What can you tell us about that?Check out the entire interview here.
I can tell you I've played it pretty much. We've shot the majority of the movie. There's some extraordinary digital wizardry going on behind that.
So is your Beast a CGI creation or–
Well, it's a hybrid. I was puppeteering a suit on stilts and the facial capture is done separately using this technology called Nova, which is real pioneering stuff. We're still doing bits and pieces here and there, and just watching that emerge is really exciting. It feels like magic.
And you're singing in it?
Did your wife (South African jazz singer Susie Hariet) help you with that?
She did! Yeah, she coached me for the audition. It was really exciting, really exciting. Not something I've done a huge amount of...
So the critical success of "The Jungle Book," is that exciting or intimidating?
It's only a good thing. These movies, the technology they work, sometimes together. Sometimes it's the same people, sometimes its competitors, but they spur each other on. Sometimes they are colleagues who try something out in one movie that they then use in another, or another version of it. That stuff is developing so quickly so far all the time, that I'm sure that by the time my kids are my age, they'll look at "Beauty and the Beast" and be like, "Huh, you did it like that?" But it was a thrilling experience. And to get to take my kids on that set and show them all that stuffwas really special.
So is there much of a set? Because behind the scenes of "The Jungle Book," it was like a bit of set and then all CGI scenery.
Yeah, as much of it was practical as possible. The sets were unbelievable. The costumes were so so lush. And that's Bill Condon ("Beauty and the Beast"s director). He demands a lushness and gorgeousness from his sets. And I was this sort of strange creature striding through it all. But no, there were real ballrooms, real wings of castles and staircases. It was amazing.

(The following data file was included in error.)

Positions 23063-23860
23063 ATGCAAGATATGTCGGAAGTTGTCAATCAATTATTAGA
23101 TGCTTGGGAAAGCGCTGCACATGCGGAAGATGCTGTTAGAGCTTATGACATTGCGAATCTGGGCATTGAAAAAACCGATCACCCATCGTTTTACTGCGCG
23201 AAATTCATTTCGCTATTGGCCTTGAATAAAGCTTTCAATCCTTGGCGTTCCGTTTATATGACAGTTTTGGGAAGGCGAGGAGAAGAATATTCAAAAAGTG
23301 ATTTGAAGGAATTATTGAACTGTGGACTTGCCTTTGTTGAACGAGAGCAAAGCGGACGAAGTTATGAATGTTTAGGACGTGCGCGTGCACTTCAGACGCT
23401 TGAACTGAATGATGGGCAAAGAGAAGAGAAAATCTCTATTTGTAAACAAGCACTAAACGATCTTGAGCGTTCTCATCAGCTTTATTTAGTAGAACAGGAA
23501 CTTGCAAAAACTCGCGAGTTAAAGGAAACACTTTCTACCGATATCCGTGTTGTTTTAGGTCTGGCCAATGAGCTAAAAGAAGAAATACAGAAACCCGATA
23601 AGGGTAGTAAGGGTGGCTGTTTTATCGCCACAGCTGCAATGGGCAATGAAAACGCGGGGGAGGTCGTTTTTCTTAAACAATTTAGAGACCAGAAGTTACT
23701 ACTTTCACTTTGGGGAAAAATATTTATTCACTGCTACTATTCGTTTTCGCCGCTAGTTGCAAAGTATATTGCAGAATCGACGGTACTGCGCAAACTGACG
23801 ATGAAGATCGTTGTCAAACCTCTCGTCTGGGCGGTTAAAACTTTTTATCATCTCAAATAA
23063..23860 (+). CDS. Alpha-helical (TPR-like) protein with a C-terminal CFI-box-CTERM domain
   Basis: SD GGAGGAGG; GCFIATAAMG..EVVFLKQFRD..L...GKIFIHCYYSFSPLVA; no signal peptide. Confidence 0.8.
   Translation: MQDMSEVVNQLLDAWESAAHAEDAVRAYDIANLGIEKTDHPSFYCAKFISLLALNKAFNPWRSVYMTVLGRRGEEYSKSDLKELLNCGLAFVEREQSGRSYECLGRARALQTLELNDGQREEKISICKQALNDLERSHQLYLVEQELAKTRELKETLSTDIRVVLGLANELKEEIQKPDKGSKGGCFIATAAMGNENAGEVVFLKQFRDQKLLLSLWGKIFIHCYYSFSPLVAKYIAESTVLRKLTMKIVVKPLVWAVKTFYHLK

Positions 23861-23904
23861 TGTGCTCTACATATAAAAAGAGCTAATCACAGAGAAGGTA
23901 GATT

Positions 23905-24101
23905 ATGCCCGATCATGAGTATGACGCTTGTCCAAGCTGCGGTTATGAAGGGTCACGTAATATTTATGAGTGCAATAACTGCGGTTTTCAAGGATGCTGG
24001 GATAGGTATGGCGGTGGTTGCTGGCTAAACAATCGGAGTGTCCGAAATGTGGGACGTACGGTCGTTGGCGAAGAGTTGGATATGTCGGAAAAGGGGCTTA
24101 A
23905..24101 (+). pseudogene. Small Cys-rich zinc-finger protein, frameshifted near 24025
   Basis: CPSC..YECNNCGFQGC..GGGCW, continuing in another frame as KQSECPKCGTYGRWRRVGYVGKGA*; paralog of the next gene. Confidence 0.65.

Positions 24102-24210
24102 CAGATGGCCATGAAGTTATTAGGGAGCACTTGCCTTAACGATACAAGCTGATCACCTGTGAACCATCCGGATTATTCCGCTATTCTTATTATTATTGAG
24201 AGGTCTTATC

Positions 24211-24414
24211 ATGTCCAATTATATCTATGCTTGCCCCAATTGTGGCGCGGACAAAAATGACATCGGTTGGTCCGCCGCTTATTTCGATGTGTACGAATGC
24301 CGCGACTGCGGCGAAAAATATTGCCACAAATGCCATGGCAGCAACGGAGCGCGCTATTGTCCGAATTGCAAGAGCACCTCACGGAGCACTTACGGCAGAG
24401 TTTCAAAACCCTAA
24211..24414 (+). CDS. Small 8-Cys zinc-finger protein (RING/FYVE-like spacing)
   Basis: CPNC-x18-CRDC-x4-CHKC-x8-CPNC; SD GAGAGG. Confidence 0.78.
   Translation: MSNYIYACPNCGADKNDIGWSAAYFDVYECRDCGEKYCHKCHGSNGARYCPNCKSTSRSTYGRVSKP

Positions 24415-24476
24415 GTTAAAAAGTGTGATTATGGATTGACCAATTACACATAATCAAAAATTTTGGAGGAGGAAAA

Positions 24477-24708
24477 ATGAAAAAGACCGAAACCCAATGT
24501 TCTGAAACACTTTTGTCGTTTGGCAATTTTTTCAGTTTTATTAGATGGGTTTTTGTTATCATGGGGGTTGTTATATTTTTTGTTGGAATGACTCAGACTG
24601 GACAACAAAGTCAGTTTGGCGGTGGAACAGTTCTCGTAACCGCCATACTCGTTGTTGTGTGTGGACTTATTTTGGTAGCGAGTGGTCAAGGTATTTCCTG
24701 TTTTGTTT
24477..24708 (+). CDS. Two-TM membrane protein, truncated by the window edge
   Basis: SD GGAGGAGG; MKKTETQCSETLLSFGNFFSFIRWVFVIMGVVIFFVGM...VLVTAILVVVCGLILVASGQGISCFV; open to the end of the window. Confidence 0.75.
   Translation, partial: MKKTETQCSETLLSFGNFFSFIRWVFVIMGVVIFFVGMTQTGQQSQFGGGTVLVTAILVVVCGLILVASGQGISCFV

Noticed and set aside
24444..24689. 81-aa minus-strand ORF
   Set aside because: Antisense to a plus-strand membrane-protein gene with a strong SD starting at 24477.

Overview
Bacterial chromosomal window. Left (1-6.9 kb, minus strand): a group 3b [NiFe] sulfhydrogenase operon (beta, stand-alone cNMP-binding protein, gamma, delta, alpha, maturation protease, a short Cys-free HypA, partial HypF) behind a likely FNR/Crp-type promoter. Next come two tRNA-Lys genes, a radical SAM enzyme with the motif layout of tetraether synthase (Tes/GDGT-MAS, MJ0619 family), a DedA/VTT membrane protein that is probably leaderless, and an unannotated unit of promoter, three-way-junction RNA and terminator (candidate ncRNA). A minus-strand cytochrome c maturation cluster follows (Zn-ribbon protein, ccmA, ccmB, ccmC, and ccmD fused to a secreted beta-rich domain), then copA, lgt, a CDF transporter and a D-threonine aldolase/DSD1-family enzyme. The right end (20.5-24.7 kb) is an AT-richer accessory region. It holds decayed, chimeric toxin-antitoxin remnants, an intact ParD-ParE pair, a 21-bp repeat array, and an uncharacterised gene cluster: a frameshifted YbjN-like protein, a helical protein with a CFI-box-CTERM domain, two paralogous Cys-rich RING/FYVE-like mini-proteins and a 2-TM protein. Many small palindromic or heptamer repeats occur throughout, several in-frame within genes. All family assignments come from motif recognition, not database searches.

That sounds incredible. Have you seen "The Jungle Book?"
Not yet, I've been busy with this one. I should take the kids actually, yeah. It's a live-action remake of the animated one?
So like ours in a way.
Yes. But so much was built with green screen in CGI. It looks so real I couldn't believe they didn't have real sets and real animals.
That's great. That's what we hope for with the Beast. He's going to be as real as Emma Watson and Luke Evans.
Thursday, April 21, 2016
Dan Stevens: "There's some extraordinary digital wizardry going on behind that."
One question that has been on the minds of Beauty and the Beast fans has been how the Beast be realized on screen. The topic has been touched on before, but in a new interview with Indiewire, Dan Stevens goes into even more detail about how the Beast will be brought to life in the live-action film. Stevens says this Beast will "be as real as Emma Watson and Luke Evans" and also discusses the film's "lush" costumes and "unbelievable" sets, which fans got a brief glimpse of from a few Snapchat photos last summer (pictured below).